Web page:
If you’re a regular bowler and looking for ways to improve in the sport, then it is crucial to extend your knowledge and learn more about bowling.
You’ll also need to learn about certain situations you’d rather not find yourself in. One of these is a split.
No bowler ever wants to find themselves with a split, but they can be very common.
This article is going to discuss everything you need to know about splits, highlighting the hardest and easiest ones.
What Is A Split?
A split occurs when your first throw leaves two or more pins remaining with an awkward gap between them.
Many splits can be knocked down with the right skill, earning you a spare. This is when you manage to knock all ten pins down with two shots.
However, there are a few splits that are very difficult to knock down, due to the positioning of the pins.
Many of these splits have nicknames, and some are known for being tricky, while others aren’t too bad!
This article will now discuss the different types of splits that can occur in ten-pin bowling.
This split has several names, such as the ‘bed post’, ‘goal post’, ‘fence post’, ‘mule ears’, and ‘snake eyes’.
This is the most widely known split in bowling. This split occurs when pins 7 and 10 are the last ones standing.
Pins 7 and 10 are the pins that are the furthest away from each other and are what makes this split one of the hardest ones to knock over.
In order to knock these pins over, the player must have tremendous skill in order to knock one of the pins over, for it to then spin a certain way and knock the other over.
This split is so difficult to tackle, that only four have ever been knocked over by the Professional Bowlers Association tour professions on live TV.
‘Big Four’ And 6-7-10, And 4-7-10 Splits
The ‘Big Four’ split happens when pins 4, 6, 7, and 10 are left standing.
This is more likely to happen to bowlers with a straight throw, rather than a hook, as this is dependent on what angle the ball has been thrown at.
Straight-throw bowlers are likely to be able to hit the headpin directly without an angle, leading to the back pins on either side being untouched.
A 6-7-10 and 4-7-10 split is similar to the ‘big four’, but instead of the ball hitting the headpin straight on, it hits it at a slight angle, taking out pins 4 or 7.
These three splits are also very difficult to knock down, almost as difficult as the ‘Best Post’.
‘Baby’ Splits And ‘Side-By-Side’ Splits
‘Baby’ splits, as the name suggests, are situations where the pins that remain are only separated by one pin or less. These include pins 2 and 7, 1 and 4, 1 and 6, and 3 and 10.
These splits are fairly common, and as the pins are relatively close together, they aren’t too hard to knock down.
Some uncommon ‘Baby’ splits are pins 2 and 9, and 3 and 7. These are less common as they are the interior pins, and are slightly more challenging to knock over.
‘Side-by-side’ splits are when the pins that remain are left standing next to each other.
While there is no gap between these, they are still referred to as splits because they need to be knocked over at the same time in order to convert.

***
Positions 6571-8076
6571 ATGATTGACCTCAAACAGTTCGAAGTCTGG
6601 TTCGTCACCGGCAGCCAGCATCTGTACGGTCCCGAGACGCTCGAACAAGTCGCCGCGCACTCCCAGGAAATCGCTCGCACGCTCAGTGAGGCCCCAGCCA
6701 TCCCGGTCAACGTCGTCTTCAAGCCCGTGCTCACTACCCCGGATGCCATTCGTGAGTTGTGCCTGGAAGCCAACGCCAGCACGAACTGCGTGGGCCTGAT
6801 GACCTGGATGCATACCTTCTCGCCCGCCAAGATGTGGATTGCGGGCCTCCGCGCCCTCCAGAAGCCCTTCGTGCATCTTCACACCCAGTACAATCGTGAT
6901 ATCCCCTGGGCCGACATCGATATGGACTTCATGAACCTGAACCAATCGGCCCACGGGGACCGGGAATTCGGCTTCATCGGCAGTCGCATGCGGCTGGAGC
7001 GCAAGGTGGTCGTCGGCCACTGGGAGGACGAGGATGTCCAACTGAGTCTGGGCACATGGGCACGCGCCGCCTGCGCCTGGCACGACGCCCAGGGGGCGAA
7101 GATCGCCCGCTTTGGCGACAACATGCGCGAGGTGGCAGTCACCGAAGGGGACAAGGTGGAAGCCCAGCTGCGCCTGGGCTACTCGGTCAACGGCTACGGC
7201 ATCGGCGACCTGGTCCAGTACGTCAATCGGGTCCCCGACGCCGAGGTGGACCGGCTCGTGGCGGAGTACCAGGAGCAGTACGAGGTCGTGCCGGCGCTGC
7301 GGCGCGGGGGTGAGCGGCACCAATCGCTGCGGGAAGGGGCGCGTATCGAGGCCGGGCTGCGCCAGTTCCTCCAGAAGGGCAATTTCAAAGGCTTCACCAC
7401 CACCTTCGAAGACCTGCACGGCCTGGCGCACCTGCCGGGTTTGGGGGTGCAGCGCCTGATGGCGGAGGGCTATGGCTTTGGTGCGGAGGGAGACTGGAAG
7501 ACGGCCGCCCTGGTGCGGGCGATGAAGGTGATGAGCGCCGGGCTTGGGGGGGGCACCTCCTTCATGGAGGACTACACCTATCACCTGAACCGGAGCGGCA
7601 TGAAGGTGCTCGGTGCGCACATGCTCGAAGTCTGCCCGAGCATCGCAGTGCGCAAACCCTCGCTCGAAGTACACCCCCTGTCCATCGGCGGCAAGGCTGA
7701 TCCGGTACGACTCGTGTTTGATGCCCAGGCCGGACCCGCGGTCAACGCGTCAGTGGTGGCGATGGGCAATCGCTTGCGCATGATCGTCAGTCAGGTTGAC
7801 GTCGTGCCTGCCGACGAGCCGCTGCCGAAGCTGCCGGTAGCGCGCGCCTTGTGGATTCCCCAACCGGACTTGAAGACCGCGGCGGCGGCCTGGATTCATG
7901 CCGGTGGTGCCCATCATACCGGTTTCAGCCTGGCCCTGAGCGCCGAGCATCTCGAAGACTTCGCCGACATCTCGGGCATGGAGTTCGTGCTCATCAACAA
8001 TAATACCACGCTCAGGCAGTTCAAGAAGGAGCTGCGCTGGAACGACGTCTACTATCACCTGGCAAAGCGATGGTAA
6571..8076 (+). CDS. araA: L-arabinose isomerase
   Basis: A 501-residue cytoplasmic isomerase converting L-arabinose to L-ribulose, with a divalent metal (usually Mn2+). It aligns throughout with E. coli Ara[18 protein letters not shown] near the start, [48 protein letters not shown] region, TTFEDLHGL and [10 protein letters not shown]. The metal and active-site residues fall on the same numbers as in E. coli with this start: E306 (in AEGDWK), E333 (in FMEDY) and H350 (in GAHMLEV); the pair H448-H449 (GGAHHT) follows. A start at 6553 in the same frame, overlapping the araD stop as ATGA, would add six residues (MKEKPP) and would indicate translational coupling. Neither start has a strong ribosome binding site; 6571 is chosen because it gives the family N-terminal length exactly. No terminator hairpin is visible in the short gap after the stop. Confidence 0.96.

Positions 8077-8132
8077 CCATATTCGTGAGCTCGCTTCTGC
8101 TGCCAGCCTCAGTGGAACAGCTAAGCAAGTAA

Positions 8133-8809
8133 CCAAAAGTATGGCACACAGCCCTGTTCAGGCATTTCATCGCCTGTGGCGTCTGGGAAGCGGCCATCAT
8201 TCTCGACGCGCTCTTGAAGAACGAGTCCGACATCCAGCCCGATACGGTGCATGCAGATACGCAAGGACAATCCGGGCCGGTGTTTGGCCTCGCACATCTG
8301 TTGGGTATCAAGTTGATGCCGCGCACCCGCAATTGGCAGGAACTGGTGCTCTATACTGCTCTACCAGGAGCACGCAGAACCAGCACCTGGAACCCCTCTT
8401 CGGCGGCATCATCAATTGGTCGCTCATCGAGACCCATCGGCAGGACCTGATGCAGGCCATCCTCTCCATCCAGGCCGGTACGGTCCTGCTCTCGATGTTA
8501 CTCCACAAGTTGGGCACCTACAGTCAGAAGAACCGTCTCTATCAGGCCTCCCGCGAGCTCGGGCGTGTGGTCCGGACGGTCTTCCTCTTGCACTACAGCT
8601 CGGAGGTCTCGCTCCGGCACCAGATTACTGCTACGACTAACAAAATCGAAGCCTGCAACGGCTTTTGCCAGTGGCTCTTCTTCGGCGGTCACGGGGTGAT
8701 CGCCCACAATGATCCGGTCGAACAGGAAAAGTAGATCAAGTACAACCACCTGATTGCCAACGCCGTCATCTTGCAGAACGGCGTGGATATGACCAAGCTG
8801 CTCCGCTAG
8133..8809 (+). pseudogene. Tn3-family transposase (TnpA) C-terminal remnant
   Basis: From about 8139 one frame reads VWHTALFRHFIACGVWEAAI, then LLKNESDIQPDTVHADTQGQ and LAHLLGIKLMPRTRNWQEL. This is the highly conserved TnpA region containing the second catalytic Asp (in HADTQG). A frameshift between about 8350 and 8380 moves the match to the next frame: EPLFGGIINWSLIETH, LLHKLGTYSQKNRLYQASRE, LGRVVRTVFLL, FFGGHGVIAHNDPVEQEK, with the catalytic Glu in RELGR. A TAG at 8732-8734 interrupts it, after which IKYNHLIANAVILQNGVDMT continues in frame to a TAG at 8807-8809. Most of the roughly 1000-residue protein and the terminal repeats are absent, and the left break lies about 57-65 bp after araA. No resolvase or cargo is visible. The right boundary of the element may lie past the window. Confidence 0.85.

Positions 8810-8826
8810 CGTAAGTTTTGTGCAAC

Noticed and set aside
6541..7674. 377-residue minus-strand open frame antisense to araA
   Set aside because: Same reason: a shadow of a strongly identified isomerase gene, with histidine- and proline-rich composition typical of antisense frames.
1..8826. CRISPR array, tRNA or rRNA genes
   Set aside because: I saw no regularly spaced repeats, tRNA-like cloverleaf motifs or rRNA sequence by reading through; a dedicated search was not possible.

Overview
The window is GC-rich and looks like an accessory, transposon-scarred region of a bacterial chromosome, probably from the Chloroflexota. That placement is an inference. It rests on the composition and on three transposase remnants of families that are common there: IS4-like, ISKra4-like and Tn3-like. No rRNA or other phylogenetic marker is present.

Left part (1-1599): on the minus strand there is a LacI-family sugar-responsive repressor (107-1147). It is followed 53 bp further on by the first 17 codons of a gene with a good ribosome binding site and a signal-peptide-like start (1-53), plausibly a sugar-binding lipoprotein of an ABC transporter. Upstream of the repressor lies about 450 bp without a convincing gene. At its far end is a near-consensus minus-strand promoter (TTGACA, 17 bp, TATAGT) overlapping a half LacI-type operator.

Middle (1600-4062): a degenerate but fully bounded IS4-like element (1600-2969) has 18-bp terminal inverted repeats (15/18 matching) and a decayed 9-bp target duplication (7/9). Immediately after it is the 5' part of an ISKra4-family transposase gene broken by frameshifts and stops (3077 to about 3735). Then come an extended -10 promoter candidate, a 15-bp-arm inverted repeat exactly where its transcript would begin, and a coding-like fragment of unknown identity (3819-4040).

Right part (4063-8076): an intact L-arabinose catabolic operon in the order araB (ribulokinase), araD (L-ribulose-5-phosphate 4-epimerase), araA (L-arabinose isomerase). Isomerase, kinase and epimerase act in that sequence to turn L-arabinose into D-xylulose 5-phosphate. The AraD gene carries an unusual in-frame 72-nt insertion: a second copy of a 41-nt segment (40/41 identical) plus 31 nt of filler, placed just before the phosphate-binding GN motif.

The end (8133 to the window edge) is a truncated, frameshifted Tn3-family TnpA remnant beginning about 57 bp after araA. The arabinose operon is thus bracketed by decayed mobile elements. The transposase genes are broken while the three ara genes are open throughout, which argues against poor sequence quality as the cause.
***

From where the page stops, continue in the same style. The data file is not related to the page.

As these pins are close together, they are relatively easy to knock down.
‘Double Wood’ Or ‘Sleeper’
These splits occur when the two pins that remain are in line with each other. Some examples are pins 2 and 8, 3 and 9, or 5 and 1.
It can be tricky to knock these down, as there is still some space between the pins.
The fact that they are in a straight line with each other means that a lot of accuracy is needed in order to knock them both down.
While these splits aren’t the hardest, they are definitely not easy.
One of the hardest splits you will ever come across in your bowling career is the ‘Greek Church’.
This split occurs when there are three pins left on one side and two on the other. The pins that are usually the ones left standing here are 4, 6, 7, 9, and 10.
When it comes to dealing with this split, a bowler will usually need to choose a side to aim for.
Normally, they will aim for the side that has three pins, as knocking these down will lead to more points being earned.
It is almost impossible to knock all the remaining pins down when it comes to this split, so this is one that all bowlers dread facing.
‘Lily’ Or ‘Sour Apple’
The ‘Lily’, also known as the ‘Sour Apple’ split is when pins 5, 7, and 10 are the ones left standing.
This forms a triangular shape and is also known as a hard split to knock down as these pins are all pretty far away from each other.
Skilled bowlers may be able to knock down two of the pins, but getting the third is very unlikely.
A tap is when a single pin remains. Experienced bowlers don’t normally have too much trouble knocking these down, but beginners may struggle to get the accuracy right in order to earn themselves a spare in this situation.
In summary, a split is when two or more pins are left standing after a throw, with an awkward gap between them.
If a bowler is able to knock the remaining pins down on their second throw, then they’ve earned themselves a spare.
However, depending on the type of split you are faced with, this can be very difficult as you may find yourself in a situation where there are two pins on opposite ends of the pin pocket.
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